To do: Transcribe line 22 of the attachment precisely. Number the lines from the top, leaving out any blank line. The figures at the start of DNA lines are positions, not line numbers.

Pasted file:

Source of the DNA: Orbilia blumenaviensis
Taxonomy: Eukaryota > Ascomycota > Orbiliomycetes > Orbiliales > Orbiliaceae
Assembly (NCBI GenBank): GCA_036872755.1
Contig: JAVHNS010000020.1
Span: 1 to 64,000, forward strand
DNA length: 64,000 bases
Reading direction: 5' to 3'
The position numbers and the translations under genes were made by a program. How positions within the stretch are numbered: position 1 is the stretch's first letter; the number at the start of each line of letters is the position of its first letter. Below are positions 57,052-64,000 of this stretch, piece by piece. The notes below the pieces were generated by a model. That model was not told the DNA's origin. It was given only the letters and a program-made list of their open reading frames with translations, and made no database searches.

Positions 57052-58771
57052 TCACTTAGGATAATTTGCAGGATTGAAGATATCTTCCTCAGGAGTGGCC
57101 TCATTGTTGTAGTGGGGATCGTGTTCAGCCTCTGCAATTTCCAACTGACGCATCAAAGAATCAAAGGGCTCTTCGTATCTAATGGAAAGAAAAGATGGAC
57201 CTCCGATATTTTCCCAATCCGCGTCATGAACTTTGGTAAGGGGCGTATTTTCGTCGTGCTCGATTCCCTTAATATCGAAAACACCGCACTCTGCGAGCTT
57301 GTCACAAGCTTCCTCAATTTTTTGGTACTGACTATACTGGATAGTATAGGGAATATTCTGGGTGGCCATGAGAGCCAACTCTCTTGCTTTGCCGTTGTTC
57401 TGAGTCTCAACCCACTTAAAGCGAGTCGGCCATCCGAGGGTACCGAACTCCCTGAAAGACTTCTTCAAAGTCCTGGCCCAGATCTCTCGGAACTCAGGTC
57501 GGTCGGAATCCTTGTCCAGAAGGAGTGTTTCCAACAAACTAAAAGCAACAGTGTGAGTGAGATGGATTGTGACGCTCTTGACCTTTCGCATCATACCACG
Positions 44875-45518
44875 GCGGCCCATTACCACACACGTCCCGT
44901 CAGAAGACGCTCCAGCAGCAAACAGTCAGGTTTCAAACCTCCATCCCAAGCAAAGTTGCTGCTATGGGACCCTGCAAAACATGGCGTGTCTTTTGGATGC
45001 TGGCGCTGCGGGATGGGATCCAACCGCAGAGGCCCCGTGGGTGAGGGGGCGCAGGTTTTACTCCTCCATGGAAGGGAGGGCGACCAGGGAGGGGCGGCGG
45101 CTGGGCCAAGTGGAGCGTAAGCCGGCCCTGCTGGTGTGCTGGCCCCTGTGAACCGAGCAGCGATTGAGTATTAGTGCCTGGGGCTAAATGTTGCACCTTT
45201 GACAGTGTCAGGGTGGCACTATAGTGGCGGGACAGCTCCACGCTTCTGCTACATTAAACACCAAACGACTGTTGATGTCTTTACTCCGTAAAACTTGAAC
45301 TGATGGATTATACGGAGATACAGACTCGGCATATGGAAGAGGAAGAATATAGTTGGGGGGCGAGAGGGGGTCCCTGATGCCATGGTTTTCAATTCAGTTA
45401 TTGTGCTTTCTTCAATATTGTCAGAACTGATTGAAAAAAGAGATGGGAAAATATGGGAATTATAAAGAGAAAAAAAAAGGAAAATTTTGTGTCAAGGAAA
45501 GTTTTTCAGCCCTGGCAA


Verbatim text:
45301 TGATGGATTATACGGAGATACAGACTCGGCATATGGAAGAGGAAGAATATAGTTGGGGGGCGAGAGGGGGTCCCTGATGCCATGGTTTTCAATTCAGTTA